Luckston De Silva
A few weeks ago, Pope Francis urged journalists to remain faithful to the truth by always checking facts and respecting individuals, but perhaps it was a story that did not get the coverage it deserved. The Pope met with members of the International Catholic Media Consortium and was speaking in the context of the pandemic, but his words have a wider interest.
Reflecting on misinformation of several issues of present and past, especially with regard to the Covid -19 pandemic, Pope Francis called on journalists to verify the facts they report and advised them not to adopt themselves to the attitude toward those who produce and consume fake news.
Quoting the words of Paul VI, Francis pointed out that the service provided by communicators involves much more than observing and reporting what is immediately evident. “The reporter relates the incident to the context in which it happens, investigates its causes, examines the surrounding circumstances and tries to assess the possible effects of what has happened”. For this reason, communicators must observe facts carefully, check their accuracy, make a critical evaluation of the sources of their information, and finally, pass on their findings.
But it does not end there: the burden of responsibility is even greater when the journalist must not only give the simple facts of a case, but also explain its implications by providing commentary and the necessary elements for a fair assessment.
“Together for truth”
Pope Francis reflected on the statement of goal of the Catholic Consortium, “together for truth”. He said that Christian communicators who educate the people and share knowledge are already offering ‘an initial form of witness’.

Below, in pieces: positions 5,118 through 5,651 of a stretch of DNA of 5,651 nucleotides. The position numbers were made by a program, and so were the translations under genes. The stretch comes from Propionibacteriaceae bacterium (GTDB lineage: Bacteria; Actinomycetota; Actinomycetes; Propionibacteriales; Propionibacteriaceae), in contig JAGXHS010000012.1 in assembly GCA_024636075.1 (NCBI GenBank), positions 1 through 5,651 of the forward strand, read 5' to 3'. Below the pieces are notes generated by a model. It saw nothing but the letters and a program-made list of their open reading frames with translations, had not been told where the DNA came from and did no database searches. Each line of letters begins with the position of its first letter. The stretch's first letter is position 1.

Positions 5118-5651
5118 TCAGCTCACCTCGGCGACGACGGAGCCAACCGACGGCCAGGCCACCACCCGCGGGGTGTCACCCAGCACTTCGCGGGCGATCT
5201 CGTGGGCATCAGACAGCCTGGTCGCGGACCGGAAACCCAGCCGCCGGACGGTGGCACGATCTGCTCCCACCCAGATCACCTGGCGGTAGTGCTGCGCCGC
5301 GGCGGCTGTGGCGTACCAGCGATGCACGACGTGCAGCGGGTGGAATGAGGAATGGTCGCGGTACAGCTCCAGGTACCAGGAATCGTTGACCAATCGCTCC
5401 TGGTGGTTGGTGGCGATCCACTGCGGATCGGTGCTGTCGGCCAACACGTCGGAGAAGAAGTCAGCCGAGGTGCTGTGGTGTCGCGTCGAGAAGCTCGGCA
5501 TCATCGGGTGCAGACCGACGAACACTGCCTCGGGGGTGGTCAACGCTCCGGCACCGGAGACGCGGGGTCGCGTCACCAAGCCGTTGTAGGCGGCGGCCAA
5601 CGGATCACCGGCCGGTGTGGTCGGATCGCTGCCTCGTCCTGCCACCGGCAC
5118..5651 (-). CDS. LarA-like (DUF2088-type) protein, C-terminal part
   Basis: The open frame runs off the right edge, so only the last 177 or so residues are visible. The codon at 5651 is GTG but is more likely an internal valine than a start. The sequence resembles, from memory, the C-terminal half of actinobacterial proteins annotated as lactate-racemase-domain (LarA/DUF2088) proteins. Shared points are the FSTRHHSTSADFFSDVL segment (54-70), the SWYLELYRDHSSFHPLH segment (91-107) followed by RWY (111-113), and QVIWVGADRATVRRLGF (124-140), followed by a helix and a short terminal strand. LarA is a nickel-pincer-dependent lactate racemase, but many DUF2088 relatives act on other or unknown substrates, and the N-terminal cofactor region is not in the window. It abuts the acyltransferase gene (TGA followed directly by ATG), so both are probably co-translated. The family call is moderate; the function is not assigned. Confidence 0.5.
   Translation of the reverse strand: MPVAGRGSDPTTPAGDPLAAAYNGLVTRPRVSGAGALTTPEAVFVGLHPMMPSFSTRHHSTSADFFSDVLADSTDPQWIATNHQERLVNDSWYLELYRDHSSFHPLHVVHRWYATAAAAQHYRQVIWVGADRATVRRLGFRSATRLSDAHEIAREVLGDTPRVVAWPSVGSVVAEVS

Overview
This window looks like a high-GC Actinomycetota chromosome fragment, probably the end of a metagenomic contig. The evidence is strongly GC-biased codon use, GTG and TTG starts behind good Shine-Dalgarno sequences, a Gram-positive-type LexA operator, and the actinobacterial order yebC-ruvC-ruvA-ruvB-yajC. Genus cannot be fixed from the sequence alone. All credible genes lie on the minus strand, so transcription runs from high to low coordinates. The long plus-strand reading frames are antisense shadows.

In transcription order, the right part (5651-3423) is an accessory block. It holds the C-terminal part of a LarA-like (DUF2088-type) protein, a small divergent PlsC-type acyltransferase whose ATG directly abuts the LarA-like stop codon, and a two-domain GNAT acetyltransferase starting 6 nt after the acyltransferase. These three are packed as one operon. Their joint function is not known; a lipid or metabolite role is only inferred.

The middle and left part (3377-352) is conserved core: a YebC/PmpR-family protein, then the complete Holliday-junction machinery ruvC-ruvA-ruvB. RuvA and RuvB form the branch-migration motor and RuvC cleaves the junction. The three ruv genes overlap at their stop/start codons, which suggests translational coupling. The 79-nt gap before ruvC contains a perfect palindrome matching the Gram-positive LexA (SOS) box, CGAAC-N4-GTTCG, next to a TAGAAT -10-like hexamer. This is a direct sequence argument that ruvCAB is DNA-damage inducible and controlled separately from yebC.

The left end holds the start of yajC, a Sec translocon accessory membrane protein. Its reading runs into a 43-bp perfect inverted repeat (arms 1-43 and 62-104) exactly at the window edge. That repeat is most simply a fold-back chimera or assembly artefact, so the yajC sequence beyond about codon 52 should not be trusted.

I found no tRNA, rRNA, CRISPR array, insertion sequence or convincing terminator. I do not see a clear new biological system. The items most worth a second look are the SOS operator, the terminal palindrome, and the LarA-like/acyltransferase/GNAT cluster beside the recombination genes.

“To be properly informed, to be helped to understand situations based on scientific data and not fake news, is a human right. Correct information must be ensured above all to those who are less equipped, to the weakest and to those who are most vulnerable.” The Pope recalled that Christians are always “against injustice and lies, but always for persons.”
He urged members of the Catholic Consortium to never overlook that “fake news has to be refuted, but individual persons must always be respected, for they believe it often without full awareness or responsibility.” This approach calls for Christian reporters to be “evangelical in style, a builder of bridges, a promoter of peace, also and above all, in search for truth.”
The Pope recalled that “reality is always more complex than we think and we must respect the doubts, the concerns and the questions that people raise, seeking to accompany them without ever dismissing them.” He therefore urged Christian journalists to try to accompany people by providing answers in “a serene and reasonable way”.
Finally, Pope Francis encouraged the group’s goal of fact-checking, while warning against giving in to vested interests or commercial gains. “The antidote to every type of falsification is to let ourselves be purified by the truth. For Christians, truth is never merely a concept having to do with judgment about things. Truth regards life as a whole.”